Note: Insect repellents are not effective against stinging insects (bees, wasps, hornets).
|Picaridin||Chemical||Yes||Up to 8 hours|
|Oil of lemon
|Yes||Up to 6 hours|
|Plant oils (soybean,
|No||Estimated 30 min.
to 2 hours
Background: Developed in Germany by Merck in early 1980s; registered in U.S. in 1999. Chemical name: 3-[N-Butyl-N-acetyl]-aminopropionic acid, ethyl ester. Derived from the amino acid alanine.
Effectiveness: Potential duration of effectiveness: Up to 8 hours. Refer to product label.
Safety: From the EPA: “IR3535 has been used as an insect repellent in Europe for 20 years with no substantial adverse effects. Toxicity tests show that IR3535 is not harmful when ingested, inhaled, or used on skin.” The American Academy of Pediatrics has made no recommendation on the use of IR3535.
Learn more in this IR3535 fact sheet by the EPA.
Active ingredients are what make insect repellents effective. Repellents are considered pesticides, and before most can be marketed they must be registered with the EPA.
However, 30+ active ingredients made from plant oils are exempted from EPA registration. That means they are safe for humans but not necessarily effective.
Unregistered: The EPA has a list of 31 “minimum-risk pesticides”—plant-based ingredients (both active and inert) that the agency describes as “demonstrably safe for the intended use.” Data demonstrating effectiveness, though, is not required for these ingredients. Thus repellents in this group could bill themselves as “EPA approved; all-natural.” Yet their duration of effectiveness is uncertain—believed to be between 30 minutes and 2+ hours—well short of what synthetics deliver.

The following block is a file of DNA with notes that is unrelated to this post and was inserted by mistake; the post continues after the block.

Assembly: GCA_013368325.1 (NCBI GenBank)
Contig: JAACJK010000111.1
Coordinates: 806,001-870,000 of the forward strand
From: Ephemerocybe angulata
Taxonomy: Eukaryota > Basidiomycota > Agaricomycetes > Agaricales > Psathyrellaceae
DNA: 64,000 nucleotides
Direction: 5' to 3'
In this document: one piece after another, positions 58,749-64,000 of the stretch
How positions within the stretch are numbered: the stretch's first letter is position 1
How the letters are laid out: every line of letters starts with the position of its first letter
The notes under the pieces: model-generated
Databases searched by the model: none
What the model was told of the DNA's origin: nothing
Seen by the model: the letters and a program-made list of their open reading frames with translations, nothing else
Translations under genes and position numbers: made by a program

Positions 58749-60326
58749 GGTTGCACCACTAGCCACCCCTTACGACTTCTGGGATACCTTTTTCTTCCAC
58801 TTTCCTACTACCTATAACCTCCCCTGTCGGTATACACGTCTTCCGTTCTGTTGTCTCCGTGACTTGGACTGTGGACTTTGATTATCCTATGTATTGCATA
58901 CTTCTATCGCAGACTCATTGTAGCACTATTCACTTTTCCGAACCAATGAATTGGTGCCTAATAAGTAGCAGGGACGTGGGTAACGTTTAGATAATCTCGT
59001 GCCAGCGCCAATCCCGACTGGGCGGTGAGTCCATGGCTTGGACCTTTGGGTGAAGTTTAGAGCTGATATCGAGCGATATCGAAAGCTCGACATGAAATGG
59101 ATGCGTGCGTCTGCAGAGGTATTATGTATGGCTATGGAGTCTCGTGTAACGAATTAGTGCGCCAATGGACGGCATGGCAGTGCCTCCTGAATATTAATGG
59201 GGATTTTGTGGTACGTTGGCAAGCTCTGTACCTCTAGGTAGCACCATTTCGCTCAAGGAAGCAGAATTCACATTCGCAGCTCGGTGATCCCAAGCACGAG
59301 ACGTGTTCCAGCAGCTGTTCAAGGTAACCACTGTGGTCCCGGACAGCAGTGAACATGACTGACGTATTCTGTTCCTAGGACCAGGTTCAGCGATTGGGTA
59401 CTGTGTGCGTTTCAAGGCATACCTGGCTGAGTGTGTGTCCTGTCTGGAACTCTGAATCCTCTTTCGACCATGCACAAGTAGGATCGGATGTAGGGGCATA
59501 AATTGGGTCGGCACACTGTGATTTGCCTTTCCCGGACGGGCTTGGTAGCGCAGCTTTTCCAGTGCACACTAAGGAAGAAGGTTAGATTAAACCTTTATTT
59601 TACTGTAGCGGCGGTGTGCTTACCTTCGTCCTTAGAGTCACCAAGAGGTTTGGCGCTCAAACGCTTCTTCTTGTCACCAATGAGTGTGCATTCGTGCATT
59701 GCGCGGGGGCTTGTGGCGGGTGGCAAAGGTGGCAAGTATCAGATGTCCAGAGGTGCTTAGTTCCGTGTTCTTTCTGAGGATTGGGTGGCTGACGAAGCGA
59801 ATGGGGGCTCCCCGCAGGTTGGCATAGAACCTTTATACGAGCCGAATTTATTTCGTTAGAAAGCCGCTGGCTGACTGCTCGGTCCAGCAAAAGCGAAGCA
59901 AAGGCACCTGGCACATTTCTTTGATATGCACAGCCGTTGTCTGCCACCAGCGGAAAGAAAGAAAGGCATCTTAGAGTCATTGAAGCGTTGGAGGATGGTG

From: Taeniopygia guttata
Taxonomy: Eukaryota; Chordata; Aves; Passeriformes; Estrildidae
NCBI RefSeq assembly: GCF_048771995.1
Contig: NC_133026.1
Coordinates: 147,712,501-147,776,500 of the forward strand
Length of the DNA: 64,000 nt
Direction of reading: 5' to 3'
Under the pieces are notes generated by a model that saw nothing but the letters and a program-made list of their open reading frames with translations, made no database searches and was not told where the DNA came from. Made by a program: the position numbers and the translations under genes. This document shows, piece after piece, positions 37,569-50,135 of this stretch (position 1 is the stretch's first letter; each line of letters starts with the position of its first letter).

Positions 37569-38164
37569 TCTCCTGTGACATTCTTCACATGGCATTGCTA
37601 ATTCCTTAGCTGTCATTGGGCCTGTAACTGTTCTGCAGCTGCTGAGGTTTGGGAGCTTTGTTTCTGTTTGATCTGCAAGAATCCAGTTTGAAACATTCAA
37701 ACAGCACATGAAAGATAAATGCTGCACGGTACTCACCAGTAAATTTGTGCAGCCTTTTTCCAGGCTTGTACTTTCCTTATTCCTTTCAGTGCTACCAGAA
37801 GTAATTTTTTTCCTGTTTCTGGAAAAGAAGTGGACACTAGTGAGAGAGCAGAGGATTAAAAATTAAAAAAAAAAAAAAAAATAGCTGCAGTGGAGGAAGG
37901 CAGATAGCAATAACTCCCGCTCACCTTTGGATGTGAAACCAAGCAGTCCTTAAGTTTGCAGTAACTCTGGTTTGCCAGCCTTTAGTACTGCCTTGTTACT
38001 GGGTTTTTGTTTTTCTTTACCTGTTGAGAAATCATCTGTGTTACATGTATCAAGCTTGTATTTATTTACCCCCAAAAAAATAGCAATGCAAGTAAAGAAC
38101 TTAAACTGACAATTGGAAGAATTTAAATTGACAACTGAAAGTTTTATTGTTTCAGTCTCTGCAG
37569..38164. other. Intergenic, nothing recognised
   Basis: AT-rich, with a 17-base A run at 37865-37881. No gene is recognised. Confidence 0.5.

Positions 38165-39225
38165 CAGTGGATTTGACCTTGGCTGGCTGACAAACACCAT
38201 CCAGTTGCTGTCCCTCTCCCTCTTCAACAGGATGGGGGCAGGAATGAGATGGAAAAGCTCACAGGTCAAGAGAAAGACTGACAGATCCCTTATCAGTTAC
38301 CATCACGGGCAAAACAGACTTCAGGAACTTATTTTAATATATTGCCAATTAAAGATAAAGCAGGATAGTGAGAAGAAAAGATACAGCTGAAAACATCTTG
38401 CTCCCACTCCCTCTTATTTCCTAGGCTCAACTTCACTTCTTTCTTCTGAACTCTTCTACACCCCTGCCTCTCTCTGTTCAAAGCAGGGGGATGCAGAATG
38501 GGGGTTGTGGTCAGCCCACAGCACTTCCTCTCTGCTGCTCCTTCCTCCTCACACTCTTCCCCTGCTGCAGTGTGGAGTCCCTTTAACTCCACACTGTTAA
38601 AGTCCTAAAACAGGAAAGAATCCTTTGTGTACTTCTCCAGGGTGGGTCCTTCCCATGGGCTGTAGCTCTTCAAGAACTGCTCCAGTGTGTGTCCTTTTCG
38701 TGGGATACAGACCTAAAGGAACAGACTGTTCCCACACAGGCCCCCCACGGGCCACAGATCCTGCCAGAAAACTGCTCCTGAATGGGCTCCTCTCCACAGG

Examples: Essential plant oils (lemongrass oil, cedar oil, geranium oil and many others) or food ingredients (corn oil, cloves and clove oil).
What diseases are transmitted by insects, and which insects do the transmitting? Here are links to information provided by the CDC and FDA.
Malaria. To protect international travelers from aggressive mosquitoes that carry this disease, the CDC advises the use of repellent, treated clothing and bed-netting and preventative pre-travel medication.
Other mosquito-transmitted diseases include yellow fever (a vaccine is available and may be required for entry into some countries), dengue fever, Japanese encephalitis and chikungunya fever. For current news of specific locations, visit the CDC’s travel site.
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Mosquito photo courtesy of Cristi Day, REI Asheville, N.C., sales lead.
By T.D. Wood
Read Author Bio
Last updated: 08/14/2013
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